Generic Ballot: Democrats 41% Republicans 38%

If the election were held today,  41% of Registered Voters would vote for the Democrat from their Congressional District while 38% would vote for the Republican. A Scott Rasmussen national survey found that 6% would vote for some other candidate while 14% are not sure.

In early May, the Democrats were up by just a single point (41% to 40%).  The month before, President Biden’s party enjoyed a four-point advantage, 43% to 39%.

A big wild card in the midterm elections will be independent voters. Currently, 19% of them favor the GOP and 11% would vote for a Democrat. However, 70% would either vote for some other candidate (23%) or are undecided (47%). As always, undecided voters have two decisions to make. The first is whether or not to vote, the second is for whom.

Scott Rasmussen’s most recent column looks at why voters distrust government experts. One stunning figure in the column is that 55% of voters believe that letting government bureaucrats set rules without approval of Congress or voters is a major threat to democracy.

One major example of the underlying distrust can be found in reaction the pandemic lab-leak theory. Fifty-seven percent (57%) of voters think it is at least somewhat likely that US Government Officials actively tried to cover-up that theory.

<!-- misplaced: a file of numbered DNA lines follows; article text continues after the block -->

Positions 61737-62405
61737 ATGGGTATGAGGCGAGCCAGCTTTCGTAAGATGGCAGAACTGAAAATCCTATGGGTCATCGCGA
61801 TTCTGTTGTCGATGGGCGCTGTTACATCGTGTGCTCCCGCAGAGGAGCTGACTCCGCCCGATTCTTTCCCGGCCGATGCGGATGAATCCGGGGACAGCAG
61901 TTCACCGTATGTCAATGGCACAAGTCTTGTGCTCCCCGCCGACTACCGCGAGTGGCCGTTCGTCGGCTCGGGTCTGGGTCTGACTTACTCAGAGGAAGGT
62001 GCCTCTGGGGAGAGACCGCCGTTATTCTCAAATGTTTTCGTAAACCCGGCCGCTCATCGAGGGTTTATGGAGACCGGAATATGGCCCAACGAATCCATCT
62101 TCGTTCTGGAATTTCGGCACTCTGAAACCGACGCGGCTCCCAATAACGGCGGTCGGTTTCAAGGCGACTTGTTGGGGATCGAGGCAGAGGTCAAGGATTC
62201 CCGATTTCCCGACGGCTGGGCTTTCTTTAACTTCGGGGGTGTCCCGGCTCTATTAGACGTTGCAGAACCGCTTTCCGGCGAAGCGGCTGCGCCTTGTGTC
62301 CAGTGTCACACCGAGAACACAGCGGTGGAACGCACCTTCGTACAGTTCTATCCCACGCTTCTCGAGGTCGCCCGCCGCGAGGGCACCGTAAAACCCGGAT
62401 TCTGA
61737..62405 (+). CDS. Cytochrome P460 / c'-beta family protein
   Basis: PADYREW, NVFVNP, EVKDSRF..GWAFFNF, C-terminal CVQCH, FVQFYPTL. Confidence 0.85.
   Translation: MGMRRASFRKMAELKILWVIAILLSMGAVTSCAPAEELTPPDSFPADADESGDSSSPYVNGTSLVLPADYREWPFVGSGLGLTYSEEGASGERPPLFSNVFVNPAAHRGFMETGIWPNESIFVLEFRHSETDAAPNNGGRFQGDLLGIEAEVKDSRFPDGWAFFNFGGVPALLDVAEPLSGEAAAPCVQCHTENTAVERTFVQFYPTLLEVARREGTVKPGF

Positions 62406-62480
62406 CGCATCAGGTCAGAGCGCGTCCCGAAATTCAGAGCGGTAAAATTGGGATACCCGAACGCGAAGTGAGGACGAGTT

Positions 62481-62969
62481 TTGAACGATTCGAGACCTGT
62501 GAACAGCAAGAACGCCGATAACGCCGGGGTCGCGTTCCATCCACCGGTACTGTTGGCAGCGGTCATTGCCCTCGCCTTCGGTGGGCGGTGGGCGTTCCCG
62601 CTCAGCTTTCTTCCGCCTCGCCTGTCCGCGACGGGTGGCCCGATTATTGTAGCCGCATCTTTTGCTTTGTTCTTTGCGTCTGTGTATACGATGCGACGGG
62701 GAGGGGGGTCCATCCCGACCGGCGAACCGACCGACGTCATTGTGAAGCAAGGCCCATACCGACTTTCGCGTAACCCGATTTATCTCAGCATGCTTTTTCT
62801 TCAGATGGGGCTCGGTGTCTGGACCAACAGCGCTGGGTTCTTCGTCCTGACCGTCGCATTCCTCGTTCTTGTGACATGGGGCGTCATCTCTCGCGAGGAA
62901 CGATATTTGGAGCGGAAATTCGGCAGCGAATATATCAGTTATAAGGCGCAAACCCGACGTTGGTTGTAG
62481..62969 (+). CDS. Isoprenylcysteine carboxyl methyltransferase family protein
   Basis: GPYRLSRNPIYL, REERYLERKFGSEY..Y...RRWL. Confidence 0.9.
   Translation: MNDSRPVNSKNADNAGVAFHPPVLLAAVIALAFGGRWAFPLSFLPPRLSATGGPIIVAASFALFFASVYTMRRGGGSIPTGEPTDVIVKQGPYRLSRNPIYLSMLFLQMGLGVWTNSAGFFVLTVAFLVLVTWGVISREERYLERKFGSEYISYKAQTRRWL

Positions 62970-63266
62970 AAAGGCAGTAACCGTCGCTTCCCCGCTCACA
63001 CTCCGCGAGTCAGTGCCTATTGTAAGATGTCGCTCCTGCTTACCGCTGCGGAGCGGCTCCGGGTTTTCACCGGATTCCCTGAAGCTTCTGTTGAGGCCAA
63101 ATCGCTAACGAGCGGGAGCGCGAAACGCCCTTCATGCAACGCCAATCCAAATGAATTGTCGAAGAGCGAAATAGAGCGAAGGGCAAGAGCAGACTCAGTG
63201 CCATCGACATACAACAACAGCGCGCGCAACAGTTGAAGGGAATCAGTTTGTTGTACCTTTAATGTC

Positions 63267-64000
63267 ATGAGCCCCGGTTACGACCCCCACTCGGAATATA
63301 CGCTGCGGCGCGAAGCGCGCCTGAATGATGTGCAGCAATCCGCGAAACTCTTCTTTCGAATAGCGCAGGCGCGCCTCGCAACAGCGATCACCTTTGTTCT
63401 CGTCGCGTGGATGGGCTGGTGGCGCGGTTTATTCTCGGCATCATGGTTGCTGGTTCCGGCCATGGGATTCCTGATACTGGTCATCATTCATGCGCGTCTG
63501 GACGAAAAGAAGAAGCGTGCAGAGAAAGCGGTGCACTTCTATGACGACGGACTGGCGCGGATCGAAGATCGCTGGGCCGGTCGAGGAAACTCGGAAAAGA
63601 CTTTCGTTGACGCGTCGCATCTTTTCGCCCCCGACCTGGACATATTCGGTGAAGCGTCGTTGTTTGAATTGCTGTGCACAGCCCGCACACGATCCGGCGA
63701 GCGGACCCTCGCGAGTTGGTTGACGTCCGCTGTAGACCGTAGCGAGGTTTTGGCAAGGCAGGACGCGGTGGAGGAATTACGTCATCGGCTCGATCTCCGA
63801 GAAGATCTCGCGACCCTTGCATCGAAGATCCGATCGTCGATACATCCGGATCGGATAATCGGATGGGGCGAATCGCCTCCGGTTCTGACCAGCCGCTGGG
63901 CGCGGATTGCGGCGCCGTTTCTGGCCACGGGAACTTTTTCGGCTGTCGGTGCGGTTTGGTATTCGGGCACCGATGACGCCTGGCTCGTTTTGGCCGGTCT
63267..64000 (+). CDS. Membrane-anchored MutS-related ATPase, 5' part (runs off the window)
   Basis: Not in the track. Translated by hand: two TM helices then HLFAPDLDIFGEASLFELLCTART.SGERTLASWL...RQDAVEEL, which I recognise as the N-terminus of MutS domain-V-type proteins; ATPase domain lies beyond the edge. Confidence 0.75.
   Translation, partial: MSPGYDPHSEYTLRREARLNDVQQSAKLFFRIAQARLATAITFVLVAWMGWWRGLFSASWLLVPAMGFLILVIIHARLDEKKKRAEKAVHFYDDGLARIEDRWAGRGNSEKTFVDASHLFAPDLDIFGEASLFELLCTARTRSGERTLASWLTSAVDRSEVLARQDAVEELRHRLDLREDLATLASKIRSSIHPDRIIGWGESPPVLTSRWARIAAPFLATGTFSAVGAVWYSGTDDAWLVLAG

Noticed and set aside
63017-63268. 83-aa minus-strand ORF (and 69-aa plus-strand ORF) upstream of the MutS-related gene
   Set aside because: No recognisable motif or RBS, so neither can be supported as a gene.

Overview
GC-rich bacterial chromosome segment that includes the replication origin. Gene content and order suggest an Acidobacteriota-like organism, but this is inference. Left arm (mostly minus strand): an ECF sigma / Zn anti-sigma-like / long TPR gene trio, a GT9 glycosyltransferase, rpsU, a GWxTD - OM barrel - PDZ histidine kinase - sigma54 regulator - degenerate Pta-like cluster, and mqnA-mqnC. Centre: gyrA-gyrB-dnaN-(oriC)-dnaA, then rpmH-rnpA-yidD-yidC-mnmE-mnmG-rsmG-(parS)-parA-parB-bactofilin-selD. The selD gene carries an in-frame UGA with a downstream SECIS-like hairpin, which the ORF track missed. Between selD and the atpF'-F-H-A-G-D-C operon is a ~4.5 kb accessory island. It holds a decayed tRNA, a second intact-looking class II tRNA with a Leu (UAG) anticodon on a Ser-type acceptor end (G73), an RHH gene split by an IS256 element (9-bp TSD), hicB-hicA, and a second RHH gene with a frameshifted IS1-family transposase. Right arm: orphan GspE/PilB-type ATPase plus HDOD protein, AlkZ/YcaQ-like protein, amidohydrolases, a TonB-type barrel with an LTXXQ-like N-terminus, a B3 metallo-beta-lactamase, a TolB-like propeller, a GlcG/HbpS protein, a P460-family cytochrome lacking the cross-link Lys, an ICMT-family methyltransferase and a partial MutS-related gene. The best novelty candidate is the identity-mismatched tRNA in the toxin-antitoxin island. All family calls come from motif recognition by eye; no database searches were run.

Other recent polls show that 32% say their Personal Finances are getting better while 28% have the opposite view. Thirty-three percent (33%) of voters believe most executives of giant corporations favor Democrats. Twenty-nine percent (29%) think they prefer the GOP.


The survey of 1,200 Registered Voters was conducted by Scott Rasmussen using a mixed mode approach from June 22-24, 2021. Field work for the survey was conducted by RMG Research, Inc. Most respondents were contacted online or via text while 205 were contacted using automated phone polling techniques. Online respondents were selected from a list of Registered Voters and through a process of Random Digital Engagement. Certain quotas were applied, and the sample was lightly weighted by geography, gender, age, race, education, internet usage, and political party to reasonably reflect the nation’s population of Registered Voters. Other variables were reviewed to ensure that the final sample is representative of that population.

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